The three major asset classes include equity, real estate, and fixed income. Each of these classes reacts differently to different economic conditions. Hence it is wise to diversify your portfolio and spread your investments across multiple asset classes.

Net worth

The difference between your assets and liabilities is referred to as net worth. You can calculate your overall financial health by adding up all of the money and investments and subtracting all the debt from the grand total. The resulting amount is your net worth.

Credit Score

Credit score is a numeric representation of a person’s credit files and defines a person’s creditworthiness. It is used by lenders to assess whether the person will be able to clear off his debts.

Lenders use credit scores to determine who qualifies for a loan, at what interest rate, and what credit limits. The score ranges from 300 to 850 – the higher the number, the more creditworthy the person is deemed to be.

Capital gains

The increase in the value of an asset or investment, like a stock or real estate, above its original purchase price is called a capital gain.

Re balancing

Rebalancing involves buying or selling assets periodically to maintain your desired asset allocation.

For example, if your target allocation is 60% stocks, 20% bonds and 20% cash, and the stock market has performed particularly well over the past year, your allocation may now have shifted to 70% stocks, 10% bonds and 20% cash. To rebalance your portfolio, you could sell some of your stocks and reinvest the amount in bonds and rebalance your portfolio.

Stocks

Stocks are a type of investment or security which gives you part-ownership in a company. Also referred to as shares or equity, stocks give you a claim on part of the company’s assets and earnings. The more stocks you own, the higher is your ownership stake in the company.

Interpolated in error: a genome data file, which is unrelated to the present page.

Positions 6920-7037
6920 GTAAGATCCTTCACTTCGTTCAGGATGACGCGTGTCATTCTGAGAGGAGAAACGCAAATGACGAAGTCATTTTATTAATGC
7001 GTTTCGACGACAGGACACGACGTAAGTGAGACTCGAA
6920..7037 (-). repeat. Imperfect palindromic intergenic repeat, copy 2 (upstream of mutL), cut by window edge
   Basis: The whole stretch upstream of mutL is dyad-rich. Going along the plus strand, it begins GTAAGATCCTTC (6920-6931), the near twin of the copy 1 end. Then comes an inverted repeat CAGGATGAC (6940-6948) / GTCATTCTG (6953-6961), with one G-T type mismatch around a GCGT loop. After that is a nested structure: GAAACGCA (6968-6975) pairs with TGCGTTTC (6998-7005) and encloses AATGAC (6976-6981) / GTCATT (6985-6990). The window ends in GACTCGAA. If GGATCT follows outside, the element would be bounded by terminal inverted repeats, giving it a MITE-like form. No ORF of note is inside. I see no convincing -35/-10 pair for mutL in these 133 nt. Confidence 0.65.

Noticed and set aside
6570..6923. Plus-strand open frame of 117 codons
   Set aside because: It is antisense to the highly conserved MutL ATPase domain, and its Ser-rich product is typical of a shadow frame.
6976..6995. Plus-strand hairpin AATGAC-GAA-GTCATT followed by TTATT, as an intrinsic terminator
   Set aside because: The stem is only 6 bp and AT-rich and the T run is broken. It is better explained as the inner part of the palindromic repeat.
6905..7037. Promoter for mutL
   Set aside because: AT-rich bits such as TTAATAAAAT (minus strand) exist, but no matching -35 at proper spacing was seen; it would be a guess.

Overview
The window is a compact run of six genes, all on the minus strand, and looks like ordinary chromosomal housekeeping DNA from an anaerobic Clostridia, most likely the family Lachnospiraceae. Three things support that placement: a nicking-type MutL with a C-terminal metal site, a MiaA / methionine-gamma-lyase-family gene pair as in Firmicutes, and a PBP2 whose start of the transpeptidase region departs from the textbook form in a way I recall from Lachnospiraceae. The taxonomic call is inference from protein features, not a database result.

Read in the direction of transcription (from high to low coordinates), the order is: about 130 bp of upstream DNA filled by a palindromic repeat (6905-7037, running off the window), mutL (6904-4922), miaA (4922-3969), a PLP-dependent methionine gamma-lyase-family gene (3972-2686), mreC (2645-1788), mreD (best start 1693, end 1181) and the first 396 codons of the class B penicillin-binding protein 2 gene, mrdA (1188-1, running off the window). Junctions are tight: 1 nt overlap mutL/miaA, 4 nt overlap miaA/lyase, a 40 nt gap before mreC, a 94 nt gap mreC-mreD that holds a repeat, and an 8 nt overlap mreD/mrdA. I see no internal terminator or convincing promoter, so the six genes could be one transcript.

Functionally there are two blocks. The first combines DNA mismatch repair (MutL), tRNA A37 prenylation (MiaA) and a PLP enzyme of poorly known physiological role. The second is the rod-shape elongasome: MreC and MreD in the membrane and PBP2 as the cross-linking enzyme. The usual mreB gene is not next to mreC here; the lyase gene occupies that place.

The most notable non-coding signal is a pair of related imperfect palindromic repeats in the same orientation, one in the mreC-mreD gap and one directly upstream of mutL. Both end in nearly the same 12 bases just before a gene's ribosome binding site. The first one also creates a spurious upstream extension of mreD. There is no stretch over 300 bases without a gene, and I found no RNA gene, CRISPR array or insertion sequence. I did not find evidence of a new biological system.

There are two types of stocks, common and preferred. A common stockholder can vote at shareholders meetings and receive dividends. Preferred stockholders have a higher claim on assets and earnings than owners of common stock but do not have any voting rights.

Bonds

A bond is a debt investment or a loan issued to a corporate or governmental entity for the purpose of raising capital. A bond is a promise to repay the principal along with the fixed interest for a defined period of time. Some bonds do not pay interest, but all bonds require a repayment of principal.

Equity

An equity investment generally refers to the buying and holding of shares of stock in anticipation of income from dividends and capital gains. However, in the context of real estate, it is the difference between the current market value of the property and the amount the owner still owes on the mortgage. In other words, it is the difference between the current value of the property and the amount that the owner owes against it.

Term Insurance

Term insurance is a traditional form of life insurance which offers life coverage for a specified duration of time or a specified “term” of years. Term insurance provides only insurance cover and does not offer money back on maturity.

Available for a range of 10-30 years, term insurance is the cheapest and most recommended type of life insurance policy.